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Human Systems Integration Lab Presents Research Projects to NPS President
U.S. Navy photo by MC2 Tom Tonthat

Human Systems Integration Lab Presents Research Projects to NPS President

By MC2 Tom Tonthat

Faculty and students of the Human Systems Integration (HSI) Lab at the Naval Postgraduate School (NPS) presented research findings and current projects to the school’s President retired Vice Adm. Ann Rondeau as she toured the lab inside Glasgow Hall, Feb. 21.

The HSI program studies the science surrounding how humans interact with machines, a discipline NPS has been teaching for more than 10 years. Most recently, the HSI Program developed shipboard watchbills that match a human’s natural circadian rhythm leading to an optimized watchbill program implemented fleetwide to help improve crew performance.

“I wanted President Rondeau to meet the students and see their work, and its importance firsthand,” said NPS Professor Dr. Nita Shattuck, as she guided Rondeau through the tour. “Having senior leadership interested in our work is a terrific encouragement both for our faculty and the students.”

Students presented projects ranging from further sleep studies, effects of interior lighting, shipboard habitability and operational stress. Rondeau gave feedback on each presentation and talked to the students about how HSI can bring about changes to Navy procedures.

“You are now knowledgeable about HSI and this knowledge now obligates you to do something with it,” said Rondeau. “Take this knowledge with you and be brave and smart about it. You now have information in your hands that you can take to the fleet and become extraordinary difference makers.”

In addition to acknowledging the potential benefits of the students’ work, Rondeau advised the students on how to bring their work to fruition once they return to the fleet.

“There is a tremendous amount of obligation that you have to the fleet,” said Rondeau. “You need to become the missionaries for HSI because this should be part of our leadership thinking every day. Not everybody is going to be an expert on it, but you can make them better by being leaders and training them on it.”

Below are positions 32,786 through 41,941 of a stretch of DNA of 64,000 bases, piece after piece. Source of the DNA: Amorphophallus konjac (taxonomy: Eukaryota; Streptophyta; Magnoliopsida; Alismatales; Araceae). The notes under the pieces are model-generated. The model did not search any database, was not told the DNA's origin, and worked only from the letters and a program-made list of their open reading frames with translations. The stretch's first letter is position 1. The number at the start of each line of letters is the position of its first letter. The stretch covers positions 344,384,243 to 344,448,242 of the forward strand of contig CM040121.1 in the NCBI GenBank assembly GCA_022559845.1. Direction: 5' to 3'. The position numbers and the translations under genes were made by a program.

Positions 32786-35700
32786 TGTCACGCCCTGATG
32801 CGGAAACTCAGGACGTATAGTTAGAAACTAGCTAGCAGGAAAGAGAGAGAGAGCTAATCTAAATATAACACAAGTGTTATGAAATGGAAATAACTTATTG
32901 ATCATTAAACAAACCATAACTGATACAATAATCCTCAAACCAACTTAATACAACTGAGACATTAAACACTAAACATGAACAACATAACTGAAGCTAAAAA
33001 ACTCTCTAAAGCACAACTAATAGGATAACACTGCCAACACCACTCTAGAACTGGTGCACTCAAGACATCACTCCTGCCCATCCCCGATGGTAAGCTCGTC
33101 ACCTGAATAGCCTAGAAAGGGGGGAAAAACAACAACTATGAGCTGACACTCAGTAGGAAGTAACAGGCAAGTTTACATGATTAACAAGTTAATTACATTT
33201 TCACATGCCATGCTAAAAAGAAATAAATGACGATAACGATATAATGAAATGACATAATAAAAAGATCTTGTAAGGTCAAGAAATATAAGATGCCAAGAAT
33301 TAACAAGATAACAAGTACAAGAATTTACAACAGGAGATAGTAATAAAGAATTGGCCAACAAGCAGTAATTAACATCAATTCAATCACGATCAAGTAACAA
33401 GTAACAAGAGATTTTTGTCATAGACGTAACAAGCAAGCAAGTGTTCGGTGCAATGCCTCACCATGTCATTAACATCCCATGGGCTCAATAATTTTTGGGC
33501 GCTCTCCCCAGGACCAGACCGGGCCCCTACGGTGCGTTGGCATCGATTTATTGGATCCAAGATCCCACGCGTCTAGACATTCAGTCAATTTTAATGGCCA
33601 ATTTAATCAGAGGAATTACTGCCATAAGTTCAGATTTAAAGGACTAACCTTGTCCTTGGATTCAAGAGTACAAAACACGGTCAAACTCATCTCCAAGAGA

NPS student Lt. Megan Mittleider, who presented research on improving habitability aboard U.S. Navy ships, expressed how important it is for leaders like Rondeau to be aware of these studies in order to help make a difference out in the fleet.

“The more awareness of what we’re doing at the HSI Lab, the more findings that will be promulgated out,” said Mittleider. “It helps when someone like NPS President Rondeau is being made aware of our work, for she can help get our message to the Navy and to people who can make a difference at the deck plate level. We want to see that improvement in the fleet on a day-to-day basis and our Sailors’ ability to perform at the very best that they can.”

After learning about all the research being conducted, Rondeau gave the HSI faculty and students some final encouragement.

“I’m honored and privileged that you would give me this time to learn,” said Rondeau. “I’m smarter and better and inspired. You are absolutely exemplifying what this school stands for.”


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Today@NPS showcases some of the speakers, conferences, experiments, lectures, and other events that take place at the Naval Postgraduate School on a daily basis. If you would like more information about any of the highlighted activities please contact the public affairs office at pao@nps.edu.

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